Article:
With reference to FIG. 3, an electrical schematic illustrates the connections between the various electrical components described above. A power cord 152 for plugging into a conventional 120 volt ac outlet has one of its conductors connected to the turning wheel switch moveable contact 126 and its other conductor connected to the stand-off switch moveable contact 138. The motor 50 is connected to the stand-off switch second fixed contact 142 and to the end-of-cut switch first fixed contact 148. The solenoid is connected to the stand-off switch first fixed contact 140 and to the end-of-cut switch second fixed contact 150. The moveable contact 146 of the end-of-cut switch 144 is connected to the turning wheel fixed contact 128.

The electrical schematic of FIG. 3 is illustrated with contacts in their normal shelf state. Accordingly, no power is supplied to either the motor 50 or the solenoid 110.

In operation, when it is desired to open the top of a can, illustrated in phantom FIG. 2, with the lower lip of the can radially above the turning wheel 22, and the sidewall thereof abutting the turning wheel switch actuator 122 and the stand-off switch bar 134, the turning wheel switch moveable contact 126 makes electrical contact with its associated fixed contact 128, as discussed above. Similarly, the stand-off switch moveable contact 138 becomes spaced from its associated first fixed contact 140 and makes electrical contact with its second fixed contact 142. As a result, a complete circuit is provided from the power cord 152 through the stand-off switch moveable contact 138 and second fixed contact 142, the motor 50, the end-of-cut switch first fixed contact 148 and moveable contact 146, and the turning wheel switch fixed contact 128 and moveable contact 126 to thereby energize the motor 50. Immediately upon the motor becoming energized, the turning wheel shaft 24 is rotated causing the turning wheel 22 and the cam 70 to rotate. Rotation of the cam 70 and its toothed portion 72 causes the actuator 45 to move downwardly resulting in pivotal movement of the plate 30 to a position whereby the cutting blade 26 pierces the top of the can. The latch mechanism 98 retains the actuator 45, and thus the blade 26, in the downward position. As discussed above, although the blade 26 pierces the can, back pressure is applied thereon to prevent the end-of-cut switch 144 from becoming actuated. The blade 26 and turning wheel 22 are thus closely spaced to retain the lip of the can therebetween so that the can need not be further supported manually. Also, the teeth on the turning wheel 22 cause the can to rotate, which rotation causes the blade 26 to cut around the periphery of the top in a conventional manner.

Once the top of the can has been completely cut, the back pressure is released resulting in the blade 26 moving slightly downwardly causing the lever arm 84 to actuate the end-of-cut switch 144, resulting in its moveable contact 146 breaking contact with the first fixed contact 148 and making contact with the second fixed contact 150. Resultantly, there is no longer a complete circuit from the power cable 152 to the motor 50, the motor stops, and the can is no longer rotated by the turning wheel 22. Nevertheless, the close spacing between the blade 26 and the turning wheel 22 resulting from the latching of the actuator 45 by the latch mechanism 98 results in the can being retained by the can opener. Similarly, the top which is typically made of tin plated steel or the like, is attracted by the magnet 38 which slightly spaces it from the can.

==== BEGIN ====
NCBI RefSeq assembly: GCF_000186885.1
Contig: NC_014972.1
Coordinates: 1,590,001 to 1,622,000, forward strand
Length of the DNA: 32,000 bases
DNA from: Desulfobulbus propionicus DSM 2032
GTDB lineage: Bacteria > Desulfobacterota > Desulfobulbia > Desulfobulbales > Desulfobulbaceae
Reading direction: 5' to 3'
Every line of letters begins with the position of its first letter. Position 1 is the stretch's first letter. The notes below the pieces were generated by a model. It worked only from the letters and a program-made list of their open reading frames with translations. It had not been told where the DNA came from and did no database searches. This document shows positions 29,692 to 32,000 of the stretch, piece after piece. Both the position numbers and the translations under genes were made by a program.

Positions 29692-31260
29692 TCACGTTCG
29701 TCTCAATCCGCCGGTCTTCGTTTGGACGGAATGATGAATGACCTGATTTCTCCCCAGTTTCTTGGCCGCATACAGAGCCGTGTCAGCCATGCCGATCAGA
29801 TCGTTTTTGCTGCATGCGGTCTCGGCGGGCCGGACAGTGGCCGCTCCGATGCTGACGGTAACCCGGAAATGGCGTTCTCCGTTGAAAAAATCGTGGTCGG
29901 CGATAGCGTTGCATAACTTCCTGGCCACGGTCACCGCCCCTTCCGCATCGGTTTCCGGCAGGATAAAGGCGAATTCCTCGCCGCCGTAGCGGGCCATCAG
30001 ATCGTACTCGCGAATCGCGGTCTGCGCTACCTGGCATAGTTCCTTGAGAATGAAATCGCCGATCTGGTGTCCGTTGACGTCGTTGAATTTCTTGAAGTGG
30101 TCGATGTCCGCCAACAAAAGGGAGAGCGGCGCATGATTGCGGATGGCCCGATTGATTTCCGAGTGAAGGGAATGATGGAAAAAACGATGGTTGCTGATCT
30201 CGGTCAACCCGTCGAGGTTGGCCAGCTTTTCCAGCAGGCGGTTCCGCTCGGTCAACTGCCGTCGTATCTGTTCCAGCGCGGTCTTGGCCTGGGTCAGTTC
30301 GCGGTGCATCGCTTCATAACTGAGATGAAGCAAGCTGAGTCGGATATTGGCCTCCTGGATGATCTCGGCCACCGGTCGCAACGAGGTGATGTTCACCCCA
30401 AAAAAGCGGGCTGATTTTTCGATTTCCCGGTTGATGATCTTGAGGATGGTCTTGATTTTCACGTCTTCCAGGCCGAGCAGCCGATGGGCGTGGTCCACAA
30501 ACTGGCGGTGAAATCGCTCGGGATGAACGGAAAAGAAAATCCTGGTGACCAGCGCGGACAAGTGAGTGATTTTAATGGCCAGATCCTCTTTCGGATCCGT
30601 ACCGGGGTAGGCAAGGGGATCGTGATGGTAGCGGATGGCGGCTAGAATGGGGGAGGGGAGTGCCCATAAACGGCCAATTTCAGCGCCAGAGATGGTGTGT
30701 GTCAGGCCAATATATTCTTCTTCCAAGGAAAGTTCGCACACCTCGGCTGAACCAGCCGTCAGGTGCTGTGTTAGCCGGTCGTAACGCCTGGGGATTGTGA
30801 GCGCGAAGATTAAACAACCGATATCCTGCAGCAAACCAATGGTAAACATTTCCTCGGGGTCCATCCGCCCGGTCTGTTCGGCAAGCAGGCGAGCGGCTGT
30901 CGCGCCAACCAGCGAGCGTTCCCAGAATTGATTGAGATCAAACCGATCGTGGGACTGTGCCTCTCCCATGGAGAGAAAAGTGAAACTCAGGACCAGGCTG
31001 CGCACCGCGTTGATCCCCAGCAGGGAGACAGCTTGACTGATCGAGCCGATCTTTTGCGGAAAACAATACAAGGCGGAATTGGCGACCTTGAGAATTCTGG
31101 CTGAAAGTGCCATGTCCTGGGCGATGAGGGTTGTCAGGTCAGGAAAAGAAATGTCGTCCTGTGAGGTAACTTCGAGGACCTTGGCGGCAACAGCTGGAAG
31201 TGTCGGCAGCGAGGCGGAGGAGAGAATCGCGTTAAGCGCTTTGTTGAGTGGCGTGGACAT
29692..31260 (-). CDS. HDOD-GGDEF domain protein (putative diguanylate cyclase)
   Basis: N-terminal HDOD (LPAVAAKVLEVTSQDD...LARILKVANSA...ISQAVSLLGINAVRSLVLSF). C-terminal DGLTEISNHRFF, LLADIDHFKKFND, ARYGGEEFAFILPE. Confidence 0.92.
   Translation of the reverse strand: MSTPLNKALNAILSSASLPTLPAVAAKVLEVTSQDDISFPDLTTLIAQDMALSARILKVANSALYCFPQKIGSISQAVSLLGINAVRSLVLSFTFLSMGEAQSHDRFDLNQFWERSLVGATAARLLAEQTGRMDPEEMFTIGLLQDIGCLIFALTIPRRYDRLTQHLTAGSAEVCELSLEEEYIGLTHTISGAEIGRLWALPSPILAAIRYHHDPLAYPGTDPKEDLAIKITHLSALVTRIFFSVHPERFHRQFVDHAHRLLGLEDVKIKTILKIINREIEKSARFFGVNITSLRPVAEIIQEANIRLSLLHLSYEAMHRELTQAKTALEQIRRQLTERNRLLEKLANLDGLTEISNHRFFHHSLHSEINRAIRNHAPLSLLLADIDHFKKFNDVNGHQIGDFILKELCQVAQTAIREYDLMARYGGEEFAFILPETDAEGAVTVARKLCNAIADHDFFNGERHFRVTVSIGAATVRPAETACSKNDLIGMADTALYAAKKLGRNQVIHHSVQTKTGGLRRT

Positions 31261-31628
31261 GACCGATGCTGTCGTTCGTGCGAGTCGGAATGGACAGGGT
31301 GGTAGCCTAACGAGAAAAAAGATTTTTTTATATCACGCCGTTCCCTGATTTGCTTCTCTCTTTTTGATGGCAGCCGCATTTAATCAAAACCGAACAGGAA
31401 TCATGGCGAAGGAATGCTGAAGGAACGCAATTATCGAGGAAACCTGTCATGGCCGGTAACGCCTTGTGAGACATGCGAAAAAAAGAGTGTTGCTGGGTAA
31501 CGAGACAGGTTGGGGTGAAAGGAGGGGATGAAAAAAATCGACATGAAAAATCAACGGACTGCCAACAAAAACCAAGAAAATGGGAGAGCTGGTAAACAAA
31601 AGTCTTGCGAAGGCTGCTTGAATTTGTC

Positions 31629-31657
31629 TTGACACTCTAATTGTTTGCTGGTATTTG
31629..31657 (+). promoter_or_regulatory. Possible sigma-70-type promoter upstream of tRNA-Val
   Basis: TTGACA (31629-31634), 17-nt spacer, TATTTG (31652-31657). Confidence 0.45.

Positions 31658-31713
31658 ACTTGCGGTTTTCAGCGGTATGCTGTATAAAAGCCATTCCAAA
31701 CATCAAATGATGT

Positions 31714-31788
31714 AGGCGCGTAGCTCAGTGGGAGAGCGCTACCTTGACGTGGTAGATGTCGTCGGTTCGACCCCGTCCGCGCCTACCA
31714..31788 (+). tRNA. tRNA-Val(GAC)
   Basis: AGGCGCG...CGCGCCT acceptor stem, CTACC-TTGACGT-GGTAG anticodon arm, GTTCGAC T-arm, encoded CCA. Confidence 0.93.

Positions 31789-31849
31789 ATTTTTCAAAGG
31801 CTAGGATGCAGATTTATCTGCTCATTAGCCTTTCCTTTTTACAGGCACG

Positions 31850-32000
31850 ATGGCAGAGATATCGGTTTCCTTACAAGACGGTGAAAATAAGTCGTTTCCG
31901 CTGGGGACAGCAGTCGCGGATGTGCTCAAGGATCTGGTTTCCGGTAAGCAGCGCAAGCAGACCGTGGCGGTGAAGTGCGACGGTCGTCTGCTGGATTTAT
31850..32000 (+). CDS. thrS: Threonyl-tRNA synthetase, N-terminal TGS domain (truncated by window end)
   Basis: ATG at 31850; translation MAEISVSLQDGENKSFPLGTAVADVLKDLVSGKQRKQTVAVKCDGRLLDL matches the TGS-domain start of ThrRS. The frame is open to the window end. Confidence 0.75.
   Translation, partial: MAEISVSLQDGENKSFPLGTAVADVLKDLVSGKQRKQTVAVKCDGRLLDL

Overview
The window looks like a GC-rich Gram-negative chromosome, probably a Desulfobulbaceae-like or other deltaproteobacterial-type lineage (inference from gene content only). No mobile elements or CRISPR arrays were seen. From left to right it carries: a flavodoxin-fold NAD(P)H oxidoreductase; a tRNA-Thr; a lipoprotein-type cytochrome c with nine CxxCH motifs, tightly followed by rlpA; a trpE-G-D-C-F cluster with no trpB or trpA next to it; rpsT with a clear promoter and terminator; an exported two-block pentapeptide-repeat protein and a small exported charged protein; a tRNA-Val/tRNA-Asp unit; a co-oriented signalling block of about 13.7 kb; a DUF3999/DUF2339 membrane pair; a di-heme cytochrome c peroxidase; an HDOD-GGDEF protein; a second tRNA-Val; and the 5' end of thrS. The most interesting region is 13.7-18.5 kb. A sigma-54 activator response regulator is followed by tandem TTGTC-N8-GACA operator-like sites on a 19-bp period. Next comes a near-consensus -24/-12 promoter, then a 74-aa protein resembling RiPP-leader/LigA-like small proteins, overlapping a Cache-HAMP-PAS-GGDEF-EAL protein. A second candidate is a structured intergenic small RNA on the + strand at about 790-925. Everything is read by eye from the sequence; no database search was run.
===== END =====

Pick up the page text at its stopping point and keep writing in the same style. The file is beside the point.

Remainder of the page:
Thereafter, when a user grasps the can, as to remove it from the can opener, normal action of pulling the can away results in the can pivoting at its top which is held by the turning wheel 22 and blade 26, causing the side wall thereof to release the stand-off switch actuator 134, while still actuating the turning wheel actuator 122. Accordingly, the stand-off switch moveable contact 138 returns to its normal position spaced from the second fixed contact 142 and in contact with the first fixed contact 140. As can be seen, a circuit is then complete from the power cable 152, through the stand-off switch moveable contact 138 and first fixed contact 140, the release solenoid 110, the end-of-cut switch second fixed contact 150 and moveable contact 146, and the turning wheel switch fixed contact 128 and moveable contact 126. Resultantly, the solenoid is energized causing its actuator 116 to move downwardly to pivot the latch mechanism 98 downwardly so that the finger 102 thereof is removed from the actuator element notch 96 to permit the force of the bias spring 48, to return the actuator 45 to its normal position. Therefore, the plate 30, and thus blade 26 pivot upwardly so that the blade 26 is spaced from the turning wheel 22 and the lip of the can is no longer retained therebetween, and the can may be further removed for emptying its contents. As will be appreciated, in actuality, such removal operation occurs substantially instantly when the can is grasped in an attempt to remove same.